BY JOE MARVILLI
While there has been some talk of increases to the water rates for Queens residents, the Dept. of Environmental Protection says there are no plans to further hike costs this year.
The DEP outlined that while it had recently enacted a rate hike of 5.8 percent this past July, it will not consider another increase until next April, when it will review its finances and look into setting a rate.
The 5.8 percent water rate hike that took place this summer was the lowest increase in eight years, according to DEP director of communications, Christopher Gilbride. That number is down from the seven percent hike that went into effect last year. The jumps were in the double-digits for 2008, 2009, 2010 and 2011. These large boosts have added up to a 78 percent increase since 2005.
Gilbride added that no further increases will take place this year, as the rates are set at the same time each year.
“Rates are set once a year in April. [The board] votes on it in May. If approved, it goes into effect in July. We have no plans to set a rate until spring,” he said.
At the moment, the average amount a single-family homeowner pays is $991 per year.
Gilbride said that the water rate increases have not been as drastic the last couple of years because of new technology and other money-saving methods the DEP has undertaken.
The automated water meter readers that have been installed allow the DEP to more accurately follow how much water Queens homeowners are using. The system is digital, cutting down on the need for estimating a rate when someone comes by to read the meter and no one is home. The meter also has a leak notification system that lets the DEP tell customers if there is a water leak costing them money.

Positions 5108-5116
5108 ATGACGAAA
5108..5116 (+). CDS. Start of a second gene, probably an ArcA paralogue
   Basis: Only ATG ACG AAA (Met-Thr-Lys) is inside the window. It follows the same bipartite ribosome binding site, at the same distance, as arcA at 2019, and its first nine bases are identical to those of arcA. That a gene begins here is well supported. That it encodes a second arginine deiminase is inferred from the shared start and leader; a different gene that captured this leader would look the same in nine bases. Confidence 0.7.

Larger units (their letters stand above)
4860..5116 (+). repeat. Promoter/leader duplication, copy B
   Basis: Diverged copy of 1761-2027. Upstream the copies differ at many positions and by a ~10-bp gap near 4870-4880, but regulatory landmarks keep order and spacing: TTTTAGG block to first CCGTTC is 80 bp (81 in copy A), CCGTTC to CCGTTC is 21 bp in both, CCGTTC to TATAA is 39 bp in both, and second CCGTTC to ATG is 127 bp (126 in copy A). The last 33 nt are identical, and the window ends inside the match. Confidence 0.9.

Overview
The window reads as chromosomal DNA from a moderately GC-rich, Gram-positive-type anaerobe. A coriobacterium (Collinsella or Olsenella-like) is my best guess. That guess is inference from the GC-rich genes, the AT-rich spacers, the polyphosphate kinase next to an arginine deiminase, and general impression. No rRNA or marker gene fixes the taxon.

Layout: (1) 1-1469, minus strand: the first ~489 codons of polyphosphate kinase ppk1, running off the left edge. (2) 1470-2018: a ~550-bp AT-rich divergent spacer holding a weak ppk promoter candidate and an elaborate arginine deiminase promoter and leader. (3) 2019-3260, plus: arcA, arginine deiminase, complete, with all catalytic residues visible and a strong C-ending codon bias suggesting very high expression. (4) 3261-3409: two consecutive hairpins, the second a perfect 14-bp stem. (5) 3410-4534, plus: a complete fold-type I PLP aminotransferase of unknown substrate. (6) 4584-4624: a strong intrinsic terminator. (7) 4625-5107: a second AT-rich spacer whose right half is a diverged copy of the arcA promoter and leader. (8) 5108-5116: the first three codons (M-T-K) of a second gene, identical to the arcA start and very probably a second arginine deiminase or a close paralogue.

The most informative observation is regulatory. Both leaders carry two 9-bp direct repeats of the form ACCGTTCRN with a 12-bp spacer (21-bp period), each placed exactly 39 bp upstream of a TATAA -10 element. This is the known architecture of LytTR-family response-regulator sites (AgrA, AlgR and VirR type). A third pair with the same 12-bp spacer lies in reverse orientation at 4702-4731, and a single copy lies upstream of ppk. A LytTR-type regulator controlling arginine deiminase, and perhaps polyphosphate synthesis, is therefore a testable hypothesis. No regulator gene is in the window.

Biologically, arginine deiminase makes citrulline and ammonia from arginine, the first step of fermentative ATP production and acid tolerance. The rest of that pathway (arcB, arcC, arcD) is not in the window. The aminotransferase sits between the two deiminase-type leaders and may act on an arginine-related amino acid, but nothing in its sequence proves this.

The new meters have cut down on the amount of appeals from citizens about how much they are paying. The 4,306 appeals filed last year is the lowest amount in six years.
The DEP says it has saved homeowners $39 million since the system went into place, with a 62 percent reduction in bills.
Some organization and refinancing of the City’s water agency has also helped to lower costs. The operating budget has been cut down by four percent, saving more than $15 million. The rental payments that the DEP owes the City for use of the water system have been capped, saving the agency another $12 million.
One of the most expensive thorns in the agency’s side has been mandated projects. These are operations that the federal government requires to be done, but does not help with in terms of funding. Between 2002 and 2012, 60 percent of the DEP’s spending was mandated, which it said cost the average homeowner an extra $258 on his or her water bill. The agency is working with the government to reduce those mandates and build them on its own timeline.
Reach Joe Marvilli at (718) 357-7400, Ext. 125, email@example.com, or @Joey788.